Mark Fromme with Western FS has found southern corn leaf beetles injuring 2-leaf-stage corn in the Illinois River bottoms in Scott County. He indicated that 50% of the plants had signs of leaf-feeding injury, and he found at least one beetle per injured plant. In the past the field had been infested with quackgrass and possibly cocklebur. |
This very early observation of an insect pest that has been prevalent in western Illinois only in recent years may be an indication of what we might expect during the next few weeks. The southern corn leaf beetle overwinters as an adult under debris and in clumps of some weed species. It is logical to speculate that the mild winter favored this beetle's survival. So this is a "heads-up" for all corn growers in western and southwestern counties. Be on the lookout for this pest because it can cause significant damage rather quickly.
Let's review some information about southern corn leaf beetles.
What does the southern corn leaf beetle look like?
Adult southern corn leaf beetles (Figure 1) are 3/16 inch long, dark brown, and often covered with bits of soil, rendering them difficult to find in the field. The shield just behind the head has three "teeth" on each lateral edge.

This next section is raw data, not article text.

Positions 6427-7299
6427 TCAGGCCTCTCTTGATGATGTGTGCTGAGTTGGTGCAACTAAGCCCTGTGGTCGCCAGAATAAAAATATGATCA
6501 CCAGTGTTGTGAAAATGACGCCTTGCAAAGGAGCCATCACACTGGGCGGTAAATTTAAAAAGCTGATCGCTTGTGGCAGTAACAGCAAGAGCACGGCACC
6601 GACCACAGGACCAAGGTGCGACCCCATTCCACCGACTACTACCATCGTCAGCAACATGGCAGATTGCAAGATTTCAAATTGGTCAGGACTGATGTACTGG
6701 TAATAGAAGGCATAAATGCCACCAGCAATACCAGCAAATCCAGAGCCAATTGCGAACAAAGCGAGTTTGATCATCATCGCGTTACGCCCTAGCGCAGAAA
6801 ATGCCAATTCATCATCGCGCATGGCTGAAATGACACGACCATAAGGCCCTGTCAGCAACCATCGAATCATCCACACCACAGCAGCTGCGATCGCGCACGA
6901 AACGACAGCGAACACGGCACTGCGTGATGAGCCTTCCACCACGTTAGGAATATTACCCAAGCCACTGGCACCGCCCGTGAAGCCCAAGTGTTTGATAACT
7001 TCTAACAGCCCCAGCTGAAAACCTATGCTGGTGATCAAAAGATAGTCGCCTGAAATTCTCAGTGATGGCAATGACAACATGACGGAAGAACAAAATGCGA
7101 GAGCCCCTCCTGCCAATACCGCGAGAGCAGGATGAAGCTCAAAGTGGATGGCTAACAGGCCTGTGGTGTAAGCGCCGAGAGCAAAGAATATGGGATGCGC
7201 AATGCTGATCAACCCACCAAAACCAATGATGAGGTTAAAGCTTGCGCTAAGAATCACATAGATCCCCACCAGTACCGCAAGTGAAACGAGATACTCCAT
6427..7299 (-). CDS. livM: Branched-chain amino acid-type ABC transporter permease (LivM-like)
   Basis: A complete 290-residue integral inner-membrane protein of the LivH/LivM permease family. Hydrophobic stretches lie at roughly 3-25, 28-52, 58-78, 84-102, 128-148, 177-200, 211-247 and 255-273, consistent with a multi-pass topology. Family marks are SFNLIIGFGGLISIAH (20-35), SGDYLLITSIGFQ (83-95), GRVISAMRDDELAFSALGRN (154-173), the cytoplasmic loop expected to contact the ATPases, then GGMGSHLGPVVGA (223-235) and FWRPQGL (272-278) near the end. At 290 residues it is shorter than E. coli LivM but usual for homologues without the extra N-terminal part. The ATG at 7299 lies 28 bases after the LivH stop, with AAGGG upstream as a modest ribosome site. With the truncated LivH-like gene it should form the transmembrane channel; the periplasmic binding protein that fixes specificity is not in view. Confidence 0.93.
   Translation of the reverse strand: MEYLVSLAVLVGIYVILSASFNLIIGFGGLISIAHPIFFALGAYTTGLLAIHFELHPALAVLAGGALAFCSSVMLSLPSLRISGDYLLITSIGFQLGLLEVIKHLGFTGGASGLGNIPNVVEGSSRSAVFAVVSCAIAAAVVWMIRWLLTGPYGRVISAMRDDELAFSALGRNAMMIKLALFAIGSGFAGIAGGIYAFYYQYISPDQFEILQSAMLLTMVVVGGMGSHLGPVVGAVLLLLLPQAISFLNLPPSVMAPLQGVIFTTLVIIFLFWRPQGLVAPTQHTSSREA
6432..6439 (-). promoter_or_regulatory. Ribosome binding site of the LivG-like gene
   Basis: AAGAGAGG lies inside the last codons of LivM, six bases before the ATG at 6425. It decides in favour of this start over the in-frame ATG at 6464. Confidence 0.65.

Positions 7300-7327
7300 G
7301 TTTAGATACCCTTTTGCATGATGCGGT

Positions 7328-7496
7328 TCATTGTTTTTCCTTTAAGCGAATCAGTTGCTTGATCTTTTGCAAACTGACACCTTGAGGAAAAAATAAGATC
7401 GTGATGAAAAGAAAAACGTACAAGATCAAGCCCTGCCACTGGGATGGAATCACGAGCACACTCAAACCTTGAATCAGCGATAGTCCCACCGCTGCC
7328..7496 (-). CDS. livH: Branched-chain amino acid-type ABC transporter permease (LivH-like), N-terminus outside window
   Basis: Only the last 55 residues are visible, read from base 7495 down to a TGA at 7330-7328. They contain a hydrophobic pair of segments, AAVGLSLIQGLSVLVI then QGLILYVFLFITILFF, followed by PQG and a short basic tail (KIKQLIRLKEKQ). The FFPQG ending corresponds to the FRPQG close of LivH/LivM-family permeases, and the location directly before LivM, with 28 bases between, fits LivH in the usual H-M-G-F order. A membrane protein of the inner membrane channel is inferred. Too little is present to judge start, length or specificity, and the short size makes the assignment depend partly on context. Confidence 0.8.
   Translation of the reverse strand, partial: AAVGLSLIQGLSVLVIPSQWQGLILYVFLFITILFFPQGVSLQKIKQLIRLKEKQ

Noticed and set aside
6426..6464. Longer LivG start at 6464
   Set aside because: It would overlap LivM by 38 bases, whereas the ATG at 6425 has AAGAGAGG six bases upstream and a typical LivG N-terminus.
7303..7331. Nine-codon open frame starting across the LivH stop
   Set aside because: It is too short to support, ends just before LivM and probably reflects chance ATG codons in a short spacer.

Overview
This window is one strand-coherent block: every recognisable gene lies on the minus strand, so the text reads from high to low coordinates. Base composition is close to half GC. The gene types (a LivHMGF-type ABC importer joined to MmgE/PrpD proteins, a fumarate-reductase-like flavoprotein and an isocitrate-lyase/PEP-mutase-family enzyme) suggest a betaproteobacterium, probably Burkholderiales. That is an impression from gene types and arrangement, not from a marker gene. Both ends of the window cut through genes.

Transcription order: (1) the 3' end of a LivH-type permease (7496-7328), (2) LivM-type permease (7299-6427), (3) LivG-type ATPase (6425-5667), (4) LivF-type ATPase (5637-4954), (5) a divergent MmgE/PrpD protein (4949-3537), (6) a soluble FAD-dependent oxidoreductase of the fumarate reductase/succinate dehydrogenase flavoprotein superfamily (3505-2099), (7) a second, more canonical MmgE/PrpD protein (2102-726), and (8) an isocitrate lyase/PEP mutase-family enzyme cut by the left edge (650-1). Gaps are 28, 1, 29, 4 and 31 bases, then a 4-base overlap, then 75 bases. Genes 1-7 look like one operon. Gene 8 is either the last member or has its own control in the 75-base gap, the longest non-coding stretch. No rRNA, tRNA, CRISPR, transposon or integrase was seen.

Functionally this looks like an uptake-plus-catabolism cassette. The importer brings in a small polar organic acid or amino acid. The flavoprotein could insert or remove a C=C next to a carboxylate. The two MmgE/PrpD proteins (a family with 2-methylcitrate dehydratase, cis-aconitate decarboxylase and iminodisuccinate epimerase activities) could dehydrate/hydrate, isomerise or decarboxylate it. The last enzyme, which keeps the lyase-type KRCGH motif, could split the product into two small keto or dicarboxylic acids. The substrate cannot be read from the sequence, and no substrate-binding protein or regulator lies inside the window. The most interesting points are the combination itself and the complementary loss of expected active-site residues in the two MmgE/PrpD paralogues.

What does the damage caused by southern corn leaf beetles look like?
Adults emerge early in the spring to feed on young weed hosts, especially cocklebur, and early-planted corn. The adults feed on the stems and chew out notches on the edges of leaves of corn seedlings (Figure 2); injured plants appear ragged. Sometimes the beetles feed in such large numbers that injured plants die.
What types of fields are most susceptible to damage caused by southern corn leaf beetles?
The southern corn leaf beetle appears most frequently in fields previously devoted to pasture or in fields that have not been cultivated for several years. However, the beetle also is prevalent in fields infested with cocklebur, another host. Because nothing new about this insect has been published since 1915, we know very little about other potential host plants for this species. Therefore other species of weeds might be hosts for this insect.
When is control justified, and what insecticides can be used for control of southern corn leaf beetles?
Because this insect has been reported so infrequently in corn, economic thresholds have not been established. The economic thresholds established for black cutworms could be used as management guidelines. However, no insecticide is labeled for control of southern corn leaf beetles, and information about insecticide efficacy is nonexistent. Therefore we invite anyone who does battle with this pest to let us know what products are being used and what products seem to be effective.
As more corn emerges throughout the state, we would appreciate receiving any reports about this insect. I am willing to visit some damaged fields just to get a handle on its occurrence and the severity of injury it causes.--Kevin Steffey